Abortion Controversy in Ireland Provokes Rape Debate
Ireland's Attorney General Michael McDowell claimed on July 30th that women would make false rape accusations if the Irish government allowed survivors of rape to have abortions. Abortions remain illegal in all cases except endangerment of the mother's life in the Republic of Ireland. But little evidence exists to support McDowell's claim, according to Olive Braiden, director of the Rape Crisis Center. In fact, the new focus on false accusations of rape neglects the reality of this pervasive crime, while trivializing the debilitating experiences that rape survivors undergo. "When you consider the time a rape victim has to wait, the trauma, the lengths you have to go to and the low number of convictions, I felt the point he made absolutely jarred with any woman in this situation," Braiden commented.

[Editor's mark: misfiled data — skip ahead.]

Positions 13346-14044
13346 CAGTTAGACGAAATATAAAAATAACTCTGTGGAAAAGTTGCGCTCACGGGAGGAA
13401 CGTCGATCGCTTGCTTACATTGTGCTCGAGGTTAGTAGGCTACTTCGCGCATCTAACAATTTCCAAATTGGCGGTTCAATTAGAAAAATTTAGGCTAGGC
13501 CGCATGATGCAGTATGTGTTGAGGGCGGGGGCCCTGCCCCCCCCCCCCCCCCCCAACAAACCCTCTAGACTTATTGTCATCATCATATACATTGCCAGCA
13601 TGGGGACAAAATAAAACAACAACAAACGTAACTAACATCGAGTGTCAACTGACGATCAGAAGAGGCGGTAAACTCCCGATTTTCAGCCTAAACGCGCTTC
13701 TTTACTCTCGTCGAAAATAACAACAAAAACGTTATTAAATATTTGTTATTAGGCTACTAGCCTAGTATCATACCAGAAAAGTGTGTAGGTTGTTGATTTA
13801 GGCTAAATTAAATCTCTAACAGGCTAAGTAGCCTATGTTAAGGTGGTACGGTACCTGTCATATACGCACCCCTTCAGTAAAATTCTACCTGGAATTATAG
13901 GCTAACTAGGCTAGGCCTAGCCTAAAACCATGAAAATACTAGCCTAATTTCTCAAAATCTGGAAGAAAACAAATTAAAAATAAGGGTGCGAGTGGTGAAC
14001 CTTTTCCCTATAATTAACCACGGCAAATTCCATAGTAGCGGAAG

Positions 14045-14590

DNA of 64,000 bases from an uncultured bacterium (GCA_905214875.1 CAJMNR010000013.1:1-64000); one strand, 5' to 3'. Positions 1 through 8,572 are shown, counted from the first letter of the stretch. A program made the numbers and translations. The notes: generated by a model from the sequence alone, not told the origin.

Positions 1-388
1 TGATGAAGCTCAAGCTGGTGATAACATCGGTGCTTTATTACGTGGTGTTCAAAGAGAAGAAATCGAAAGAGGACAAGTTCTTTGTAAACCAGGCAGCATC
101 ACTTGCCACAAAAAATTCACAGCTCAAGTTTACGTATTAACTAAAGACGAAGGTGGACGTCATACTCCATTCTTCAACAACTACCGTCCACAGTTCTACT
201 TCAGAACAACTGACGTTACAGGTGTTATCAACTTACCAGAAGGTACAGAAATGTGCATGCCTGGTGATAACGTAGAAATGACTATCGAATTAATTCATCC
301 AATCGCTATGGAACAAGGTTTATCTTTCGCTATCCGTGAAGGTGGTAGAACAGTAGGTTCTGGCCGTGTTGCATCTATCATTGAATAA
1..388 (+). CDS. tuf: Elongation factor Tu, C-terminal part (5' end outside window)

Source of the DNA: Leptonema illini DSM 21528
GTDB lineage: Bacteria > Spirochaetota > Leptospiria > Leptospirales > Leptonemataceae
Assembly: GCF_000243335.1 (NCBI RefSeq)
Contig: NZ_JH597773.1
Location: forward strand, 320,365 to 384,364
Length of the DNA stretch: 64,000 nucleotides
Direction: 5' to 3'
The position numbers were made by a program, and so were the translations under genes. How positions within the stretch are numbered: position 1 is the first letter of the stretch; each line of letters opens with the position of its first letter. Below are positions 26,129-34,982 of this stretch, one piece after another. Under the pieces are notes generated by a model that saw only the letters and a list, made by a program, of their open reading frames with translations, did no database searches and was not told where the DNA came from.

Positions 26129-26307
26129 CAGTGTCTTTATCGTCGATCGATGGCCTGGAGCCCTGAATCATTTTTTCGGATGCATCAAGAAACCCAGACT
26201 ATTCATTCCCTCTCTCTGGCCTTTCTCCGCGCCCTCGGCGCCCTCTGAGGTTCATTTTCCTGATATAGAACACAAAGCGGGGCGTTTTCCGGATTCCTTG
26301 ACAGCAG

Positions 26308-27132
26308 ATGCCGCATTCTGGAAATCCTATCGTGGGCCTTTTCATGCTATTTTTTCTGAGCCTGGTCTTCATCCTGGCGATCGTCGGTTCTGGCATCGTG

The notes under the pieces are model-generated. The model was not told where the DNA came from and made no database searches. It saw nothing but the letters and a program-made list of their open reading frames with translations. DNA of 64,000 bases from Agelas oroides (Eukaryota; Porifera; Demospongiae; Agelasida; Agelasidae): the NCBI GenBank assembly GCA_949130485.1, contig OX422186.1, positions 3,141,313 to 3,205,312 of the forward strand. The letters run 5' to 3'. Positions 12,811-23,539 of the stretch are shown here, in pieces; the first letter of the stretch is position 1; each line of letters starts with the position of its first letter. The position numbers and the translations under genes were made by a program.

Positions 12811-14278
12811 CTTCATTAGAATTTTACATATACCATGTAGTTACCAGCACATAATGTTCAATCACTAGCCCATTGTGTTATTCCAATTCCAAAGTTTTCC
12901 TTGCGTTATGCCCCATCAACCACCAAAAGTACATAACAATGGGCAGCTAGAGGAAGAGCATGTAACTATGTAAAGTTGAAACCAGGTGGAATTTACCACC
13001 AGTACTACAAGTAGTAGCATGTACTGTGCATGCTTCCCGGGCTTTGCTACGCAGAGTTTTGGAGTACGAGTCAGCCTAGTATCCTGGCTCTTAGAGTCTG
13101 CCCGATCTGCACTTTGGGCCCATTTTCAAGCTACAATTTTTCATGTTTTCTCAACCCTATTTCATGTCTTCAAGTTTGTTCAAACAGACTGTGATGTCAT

Recent reports indicate that approximately 6,000 women a year travel to Britain for abortions. Amid recent criticism from the United Nations Human Rights Committee, legislators and religious groups, most prominently from the Catholic Church, are mired in an intense debate over a possible reform of abortion laws.
11/25/2014 Marissa Alexander Has Accepted a Plea Deal - Marissa Alexander, the woman imprisoned for firing a warning shot in the presence of her abusive husband, chose to accept a plea deal Monday with the state of Florida, pleading guilty to three felony counts of aggravated assault.
As part of the plea deal, Alexander received three years imprisonment, but she will be credited for the time she's spent behind bars. . . .
11/24/2014 The City of Louisville Has Overwhelmingly Approved a CEDAW Resolution - The city of Louisville, Kentucky approved a resolution that will use the UN Convention on the Elimination of All Forms of Discrimination Against Women (CEDAW) as a framework for all future policy aimed at ending gender-based discrimination.
Councilwoman Tina Ward-Pugh introduced the resolution, which passed overwhelmingly on November 6. . . .